演題番号 : P1-m11
小沢 貴明 / Takaaki Ozawa:1 山田 一夫 / Kazuo Yamada:1 一谷 幸男 / Yukio Ichitani:1
1:筑波大院・行動神経科学 / Dept of Behav Neuro, Univ of Tsukuba,Ibaraki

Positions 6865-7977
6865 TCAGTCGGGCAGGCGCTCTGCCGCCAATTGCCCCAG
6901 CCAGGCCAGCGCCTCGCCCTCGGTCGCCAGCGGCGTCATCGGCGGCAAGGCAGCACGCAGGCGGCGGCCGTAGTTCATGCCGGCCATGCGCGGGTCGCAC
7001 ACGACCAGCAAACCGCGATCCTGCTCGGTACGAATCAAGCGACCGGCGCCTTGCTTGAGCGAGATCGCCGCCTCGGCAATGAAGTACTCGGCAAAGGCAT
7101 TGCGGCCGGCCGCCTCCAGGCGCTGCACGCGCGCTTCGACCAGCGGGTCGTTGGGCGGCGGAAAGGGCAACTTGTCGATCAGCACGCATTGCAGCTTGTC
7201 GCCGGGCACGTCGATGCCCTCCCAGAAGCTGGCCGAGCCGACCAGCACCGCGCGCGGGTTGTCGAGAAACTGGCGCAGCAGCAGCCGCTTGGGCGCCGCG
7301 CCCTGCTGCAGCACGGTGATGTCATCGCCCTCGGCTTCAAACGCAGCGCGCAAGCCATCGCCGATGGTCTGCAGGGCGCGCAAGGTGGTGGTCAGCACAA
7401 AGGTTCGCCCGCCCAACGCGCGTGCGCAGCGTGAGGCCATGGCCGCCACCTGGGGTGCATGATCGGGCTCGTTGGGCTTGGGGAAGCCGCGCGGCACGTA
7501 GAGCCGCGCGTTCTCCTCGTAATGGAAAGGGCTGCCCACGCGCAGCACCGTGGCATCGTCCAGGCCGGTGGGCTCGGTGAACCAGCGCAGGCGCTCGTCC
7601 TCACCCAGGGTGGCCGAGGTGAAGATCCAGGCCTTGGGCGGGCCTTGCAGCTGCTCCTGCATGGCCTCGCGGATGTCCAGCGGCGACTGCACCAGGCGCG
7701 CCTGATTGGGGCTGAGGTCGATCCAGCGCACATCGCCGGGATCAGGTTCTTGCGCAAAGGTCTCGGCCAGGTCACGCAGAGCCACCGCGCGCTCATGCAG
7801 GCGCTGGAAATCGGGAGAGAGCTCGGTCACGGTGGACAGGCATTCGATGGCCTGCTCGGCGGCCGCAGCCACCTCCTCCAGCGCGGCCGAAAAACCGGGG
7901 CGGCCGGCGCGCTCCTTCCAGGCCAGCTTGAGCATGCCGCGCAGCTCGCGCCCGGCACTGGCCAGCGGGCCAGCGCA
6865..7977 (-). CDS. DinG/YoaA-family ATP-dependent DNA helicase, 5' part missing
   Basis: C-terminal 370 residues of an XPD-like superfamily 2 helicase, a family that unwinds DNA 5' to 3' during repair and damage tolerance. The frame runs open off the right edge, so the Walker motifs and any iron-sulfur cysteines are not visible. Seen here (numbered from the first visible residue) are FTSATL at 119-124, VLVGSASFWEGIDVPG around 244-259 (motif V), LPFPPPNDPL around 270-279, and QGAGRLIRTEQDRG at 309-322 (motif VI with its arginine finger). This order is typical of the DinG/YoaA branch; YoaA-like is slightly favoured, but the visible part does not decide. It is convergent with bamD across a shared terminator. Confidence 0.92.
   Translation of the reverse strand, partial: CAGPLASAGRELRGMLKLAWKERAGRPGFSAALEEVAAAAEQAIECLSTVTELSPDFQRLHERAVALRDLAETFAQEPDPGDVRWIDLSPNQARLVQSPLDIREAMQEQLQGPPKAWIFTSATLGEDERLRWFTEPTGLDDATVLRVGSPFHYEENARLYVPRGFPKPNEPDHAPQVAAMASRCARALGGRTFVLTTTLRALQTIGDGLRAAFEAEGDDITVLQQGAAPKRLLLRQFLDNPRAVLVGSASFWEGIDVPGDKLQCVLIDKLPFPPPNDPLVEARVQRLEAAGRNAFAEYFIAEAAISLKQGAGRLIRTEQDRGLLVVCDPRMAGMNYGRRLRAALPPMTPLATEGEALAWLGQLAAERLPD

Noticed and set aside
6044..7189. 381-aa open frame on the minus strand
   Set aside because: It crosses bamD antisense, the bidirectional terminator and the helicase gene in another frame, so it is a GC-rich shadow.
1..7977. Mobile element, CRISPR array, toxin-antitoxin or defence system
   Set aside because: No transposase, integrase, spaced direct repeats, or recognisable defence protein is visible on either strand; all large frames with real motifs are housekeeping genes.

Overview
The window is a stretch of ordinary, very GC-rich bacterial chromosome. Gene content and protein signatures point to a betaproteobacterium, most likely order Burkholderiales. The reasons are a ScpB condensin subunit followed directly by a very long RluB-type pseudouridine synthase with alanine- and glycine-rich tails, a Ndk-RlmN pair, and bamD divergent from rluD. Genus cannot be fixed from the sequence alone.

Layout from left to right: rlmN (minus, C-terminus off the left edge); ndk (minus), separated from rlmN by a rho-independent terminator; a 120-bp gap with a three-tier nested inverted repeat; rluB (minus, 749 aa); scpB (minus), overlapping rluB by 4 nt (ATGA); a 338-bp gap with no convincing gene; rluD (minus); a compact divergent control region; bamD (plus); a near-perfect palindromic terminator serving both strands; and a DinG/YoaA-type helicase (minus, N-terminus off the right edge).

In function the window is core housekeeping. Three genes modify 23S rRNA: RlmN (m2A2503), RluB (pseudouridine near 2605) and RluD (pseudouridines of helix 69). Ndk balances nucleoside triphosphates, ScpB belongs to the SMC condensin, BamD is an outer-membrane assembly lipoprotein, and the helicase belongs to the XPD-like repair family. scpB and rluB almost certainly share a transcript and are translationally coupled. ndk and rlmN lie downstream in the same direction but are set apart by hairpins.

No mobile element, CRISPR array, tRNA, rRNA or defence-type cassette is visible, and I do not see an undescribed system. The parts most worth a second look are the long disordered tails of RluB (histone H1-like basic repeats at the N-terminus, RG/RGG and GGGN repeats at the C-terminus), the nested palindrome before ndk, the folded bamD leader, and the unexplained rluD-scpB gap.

We examined the roles of intra-hippocampal de novo mRNA and protein synthesis in each process of long-term spatial working memory including encoding, consolidation, retention and retrieval using delay-interposed radial arm maze task (dRAM). In experiment 1, male rats were trained to perform accurately on 8-arm radial arm maze task (RAM) in which a delay of 6 h was interposed after the fourth correct choice, then we tested the effects of intra-hippocampal administration of 5,6-dichloro-1-β-ribofuranosylbenzimidazole (DRB), a mRNA synthesis inhibitor, in various timings within a trial. DRB before the second-half of the trial impaired the subsequent performance, while that before the first-half did not, suggesting that hippocampal de novo mRNA synthesis is required for the retrieval process, but not for encoding/consolidation processes. In experiment 2, we tested the effects of intra-hippocampal emetine (EME), a protein synthesis inhibitor, in the dRAM using the rats tested in experiment 1. In contrast to DRB, EME before the first-half and that before the second-half impaired the second-half performance suggesting that hippocampal de novo protein synthesis is required both for encoding/consolidation and retrieval processes in dRAM. However, EME before the trial did not impair the non-delayed RAM performance, which requires only encoding and short-term maintenance of spatial information. Therefore, de novo protein synthesis is suggested to be important for consolidation rather than encoding process. Further, EME immediately after the first-half did not impair the second-half performance. This suggests that de novo protein synthesis-dependent consolidation process may finish rapidly after the first-half performance. In conclusion, these results suggest that (1) rapid memory consolidation in dRAM depends on hippocampal de novo protein synthesis, but not on mRNA synthesis, and (2) memory retrieval in dRAM requires hippocampal de novo mRNA and protein synthesis.